A previously unseen asteroid the size of a truck flew about 4,350 miles (7,000 kilometers) over the Pacific Ocean on Monday, making it one of the closest passes by our planet on record.
Astronomers had no notice of asteroid 2020 JJ's existence, as it was discovered using the Mt.
Lemmon Survey in Arizona right around the time it reached its closest point to us.
Rather, it says something about how astronomers and their technology are becoming better at spotting ever-smaller and closer asteroids.
Consider that asteroid 1998 OR2, which made headlines recently for its close pass (not nearly as close as 2020 JJ), is a mile across.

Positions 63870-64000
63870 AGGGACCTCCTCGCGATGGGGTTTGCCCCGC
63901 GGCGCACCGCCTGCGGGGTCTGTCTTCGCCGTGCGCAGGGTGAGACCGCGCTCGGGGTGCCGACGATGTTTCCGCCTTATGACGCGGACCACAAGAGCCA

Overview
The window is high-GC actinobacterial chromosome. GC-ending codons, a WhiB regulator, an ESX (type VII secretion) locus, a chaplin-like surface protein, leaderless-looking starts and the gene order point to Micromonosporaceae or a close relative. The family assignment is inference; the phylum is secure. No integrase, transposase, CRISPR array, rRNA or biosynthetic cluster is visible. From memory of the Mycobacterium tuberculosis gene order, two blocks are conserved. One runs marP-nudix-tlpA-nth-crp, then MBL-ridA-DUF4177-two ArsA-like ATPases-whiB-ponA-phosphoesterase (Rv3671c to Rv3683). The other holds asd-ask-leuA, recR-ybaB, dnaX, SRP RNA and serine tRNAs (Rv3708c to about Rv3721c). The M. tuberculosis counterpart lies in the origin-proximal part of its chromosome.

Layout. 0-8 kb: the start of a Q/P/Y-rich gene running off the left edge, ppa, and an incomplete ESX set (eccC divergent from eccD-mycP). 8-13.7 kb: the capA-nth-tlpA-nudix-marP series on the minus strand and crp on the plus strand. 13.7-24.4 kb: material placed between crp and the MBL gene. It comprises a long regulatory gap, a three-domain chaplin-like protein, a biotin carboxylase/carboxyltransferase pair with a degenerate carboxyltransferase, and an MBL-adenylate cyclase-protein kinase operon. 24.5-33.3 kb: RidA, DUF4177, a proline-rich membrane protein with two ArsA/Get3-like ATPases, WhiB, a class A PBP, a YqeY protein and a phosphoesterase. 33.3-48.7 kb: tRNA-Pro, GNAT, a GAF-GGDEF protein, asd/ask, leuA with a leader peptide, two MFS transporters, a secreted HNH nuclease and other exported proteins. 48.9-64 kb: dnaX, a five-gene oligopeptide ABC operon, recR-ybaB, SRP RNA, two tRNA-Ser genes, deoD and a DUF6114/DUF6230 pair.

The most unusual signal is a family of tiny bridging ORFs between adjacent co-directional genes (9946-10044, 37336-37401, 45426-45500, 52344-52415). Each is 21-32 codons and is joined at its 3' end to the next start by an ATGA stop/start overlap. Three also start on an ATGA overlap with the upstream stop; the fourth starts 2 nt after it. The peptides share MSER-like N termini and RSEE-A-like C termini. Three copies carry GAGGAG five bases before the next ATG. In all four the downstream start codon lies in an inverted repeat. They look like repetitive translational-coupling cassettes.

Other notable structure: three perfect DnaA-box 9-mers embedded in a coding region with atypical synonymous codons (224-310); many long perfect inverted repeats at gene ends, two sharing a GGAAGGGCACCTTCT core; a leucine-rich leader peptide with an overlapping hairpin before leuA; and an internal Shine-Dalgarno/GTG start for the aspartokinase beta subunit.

Close asteroid passes like this aren't really anything worth worrying about, but it's always worth keeping an eye on what's going on near our planet.
You can catch some interesting sights by watching the sky this week, like the Eta Aquarid meteor shower and the last supermoon of the year. »